Zigging and tagging

“It has always surprised me how little attention philosophers have paid to humour, since it is a more significant process of mind than reason. Reason can only sort out perceptions, but the humor process is involved in changing them.”
– Edward de Bono

The last presentation at KM Australia last night was from Gene Smith. This was one of my favourite types of presentation – wide-ranging, interesting, mind-expanding and minimal text on the slides.

The main topic was the future of information architecture. Among other things, Gene talked about the following:

  • Twitter search – compared to Google, this adds the power of mining conversations, as well as content.
  • Microformats – DOPPLR uses microformats to import your Twitter contacts. (Guess I’d better try this…)
  • Somebody during the afternoon – I think it was Gene – mentioned the Semantic Web in the same category as time machines: “not practical”.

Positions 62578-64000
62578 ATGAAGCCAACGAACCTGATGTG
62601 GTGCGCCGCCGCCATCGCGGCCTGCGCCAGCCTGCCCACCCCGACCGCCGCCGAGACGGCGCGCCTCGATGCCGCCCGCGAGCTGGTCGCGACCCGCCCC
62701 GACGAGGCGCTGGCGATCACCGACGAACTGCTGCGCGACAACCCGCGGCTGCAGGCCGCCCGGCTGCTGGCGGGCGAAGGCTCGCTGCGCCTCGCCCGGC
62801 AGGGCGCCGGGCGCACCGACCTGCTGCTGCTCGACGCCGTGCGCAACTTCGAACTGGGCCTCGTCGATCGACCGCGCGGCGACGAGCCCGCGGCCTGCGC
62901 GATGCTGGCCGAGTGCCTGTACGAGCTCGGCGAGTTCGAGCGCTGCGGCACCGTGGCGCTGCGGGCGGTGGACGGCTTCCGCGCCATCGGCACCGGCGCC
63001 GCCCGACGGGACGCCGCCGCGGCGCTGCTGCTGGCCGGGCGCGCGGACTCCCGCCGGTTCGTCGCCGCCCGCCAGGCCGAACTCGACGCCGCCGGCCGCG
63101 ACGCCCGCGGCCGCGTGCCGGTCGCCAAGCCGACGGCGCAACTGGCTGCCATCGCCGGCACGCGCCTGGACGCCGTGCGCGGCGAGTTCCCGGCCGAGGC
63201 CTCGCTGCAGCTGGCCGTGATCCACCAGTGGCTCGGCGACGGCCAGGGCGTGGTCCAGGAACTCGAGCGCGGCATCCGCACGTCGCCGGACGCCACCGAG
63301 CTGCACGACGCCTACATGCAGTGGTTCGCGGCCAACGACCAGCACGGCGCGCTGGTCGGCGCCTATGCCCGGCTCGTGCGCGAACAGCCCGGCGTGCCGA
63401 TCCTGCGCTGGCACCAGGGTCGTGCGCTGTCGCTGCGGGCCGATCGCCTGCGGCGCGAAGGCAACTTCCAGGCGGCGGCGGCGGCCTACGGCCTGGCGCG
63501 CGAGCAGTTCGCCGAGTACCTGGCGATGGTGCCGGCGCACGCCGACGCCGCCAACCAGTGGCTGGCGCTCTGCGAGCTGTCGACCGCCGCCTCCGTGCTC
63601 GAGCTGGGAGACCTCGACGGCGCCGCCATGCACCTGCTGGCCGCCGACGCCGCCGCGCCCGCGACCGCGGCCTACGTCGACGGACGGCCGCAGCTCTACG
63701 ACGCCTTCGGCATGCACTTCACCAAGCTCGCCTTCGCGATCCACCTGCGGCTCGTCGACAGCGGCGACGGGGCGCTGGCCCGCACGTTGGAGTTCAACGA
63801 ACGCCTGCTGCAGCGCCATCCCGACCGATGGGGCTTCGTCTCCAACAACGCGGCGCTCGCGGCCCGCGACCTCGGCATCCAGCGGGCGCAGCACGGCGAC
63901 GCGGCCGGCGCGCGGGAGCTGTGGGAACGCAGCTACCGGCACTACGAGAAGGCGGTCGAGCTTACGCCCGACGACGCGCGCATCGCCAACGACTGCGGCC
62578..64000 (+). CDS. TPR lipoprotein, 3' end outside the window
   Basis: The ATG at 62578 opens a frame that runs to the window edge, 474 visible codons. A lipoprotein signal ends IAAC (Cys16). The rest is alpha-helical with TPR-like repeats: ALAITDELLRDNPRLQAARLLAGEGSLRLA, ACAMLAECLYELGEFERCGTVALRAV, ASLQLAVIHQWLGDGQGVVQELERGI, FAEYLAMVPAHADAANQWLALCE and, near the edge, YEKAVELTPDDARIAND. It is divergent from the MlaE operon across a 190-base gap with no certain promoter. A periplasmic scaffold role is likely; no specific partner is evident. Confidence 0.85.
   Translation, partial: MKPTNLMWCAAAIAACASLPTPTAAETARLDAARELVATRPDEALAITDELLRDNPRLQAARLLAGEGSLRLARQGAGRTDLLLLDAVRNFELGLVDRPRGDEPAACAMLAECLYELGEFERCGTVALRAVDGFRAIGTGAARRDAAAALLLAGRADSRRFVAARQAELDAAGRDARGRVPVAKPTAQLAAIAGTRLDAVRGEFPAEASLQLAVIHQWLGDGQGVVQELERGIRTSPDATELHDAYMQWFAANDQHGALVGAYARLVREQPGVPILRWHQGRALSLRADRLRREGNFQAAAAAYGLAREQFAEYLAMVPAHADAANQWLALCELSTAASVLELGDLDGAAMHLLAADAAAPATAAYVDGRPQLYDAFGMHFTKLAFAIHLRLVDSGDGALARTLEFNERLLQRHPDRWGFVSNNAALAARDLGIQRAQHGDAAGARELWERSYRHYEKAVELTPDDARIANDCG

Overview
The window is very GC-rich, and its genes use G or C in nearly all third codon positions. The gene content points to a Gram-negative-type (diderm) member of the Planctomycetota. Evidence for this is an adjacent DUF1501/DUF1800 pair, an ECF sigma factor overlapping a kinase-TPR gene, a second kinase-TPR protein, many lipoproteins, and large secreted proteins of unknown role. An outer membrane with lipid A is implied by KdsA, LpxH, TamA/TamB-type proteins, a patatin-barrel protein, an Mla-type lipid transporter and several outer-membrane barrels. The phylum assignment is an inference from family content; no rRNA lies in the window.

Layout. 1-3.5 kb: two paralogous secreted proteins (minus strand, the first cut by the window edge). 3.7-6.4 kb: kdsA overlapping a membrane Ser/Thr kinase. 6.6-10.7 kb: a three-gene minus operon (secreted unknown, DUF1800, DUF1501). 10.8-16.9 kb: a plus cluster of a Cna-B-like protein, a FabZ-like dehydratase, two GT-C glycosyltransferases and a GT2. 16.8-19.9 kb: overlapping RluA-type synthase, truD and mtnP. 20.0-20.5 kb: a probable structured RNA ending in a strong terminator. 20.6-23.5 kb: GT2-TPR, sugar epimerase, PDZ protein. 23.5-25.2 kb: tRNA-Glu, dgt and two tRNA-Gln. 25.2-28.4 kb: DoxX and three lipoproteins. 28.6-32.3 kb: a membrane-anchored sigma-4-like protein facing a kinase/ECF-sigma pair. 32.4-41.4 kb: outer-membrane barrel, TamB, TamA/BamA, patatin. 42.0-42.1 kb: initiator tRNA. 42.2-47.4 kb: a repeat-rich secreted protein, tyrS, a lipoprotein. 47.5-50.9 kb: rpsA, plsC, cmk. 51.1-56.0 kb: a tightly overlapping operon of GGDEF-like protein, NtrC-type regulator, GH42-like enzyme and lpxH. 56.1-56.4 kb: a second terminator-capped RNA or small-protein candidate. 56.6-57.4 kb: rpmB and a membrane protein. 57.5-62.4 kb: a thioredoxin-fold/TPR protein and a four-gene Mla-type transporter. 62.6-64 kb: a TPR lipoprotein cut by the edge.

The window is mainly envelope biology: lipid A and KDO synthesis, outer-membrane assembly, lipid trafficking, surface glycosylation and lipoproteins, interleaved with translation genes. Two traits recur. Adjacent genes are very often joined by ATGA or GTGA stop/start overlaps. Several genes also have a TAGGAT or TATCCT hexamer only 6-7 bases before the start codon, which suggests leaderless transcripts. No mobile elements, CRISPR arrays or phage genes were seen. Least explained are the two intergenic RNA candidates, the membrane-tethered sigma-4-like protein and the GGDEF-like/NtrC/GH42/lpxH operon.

• Tagging – particularly social tagging (delicious, etc). He also mentioned ZigTag, which offers “tagging with semantic context.”

This last point again reminds me of my thoughts at a Patrick Lambe presentation a while ago. Patrick talked about taxonomies and folksonomies, but added that there are some tools that allow you to combine these. Build a taxonomy, but then allow the construction of folksonomies as well. Once you see how people tag content, you can use this to refine the formal taxonomy.

This concept can be illustrated with a very clear analogy. Imagine a schoolyard, where nice, regular concrete paths have been laid down between buildings, around the manicured lawns. What happens now? The students will wear their own paths across the lawns on the most direct lines between buildings.

What do the gardeners do to protect their lawns? Do they put a fence around the lawn, or install “keep of the grass” signs? The best idea would be to simply pave the new (and probably more efficient) tracks.


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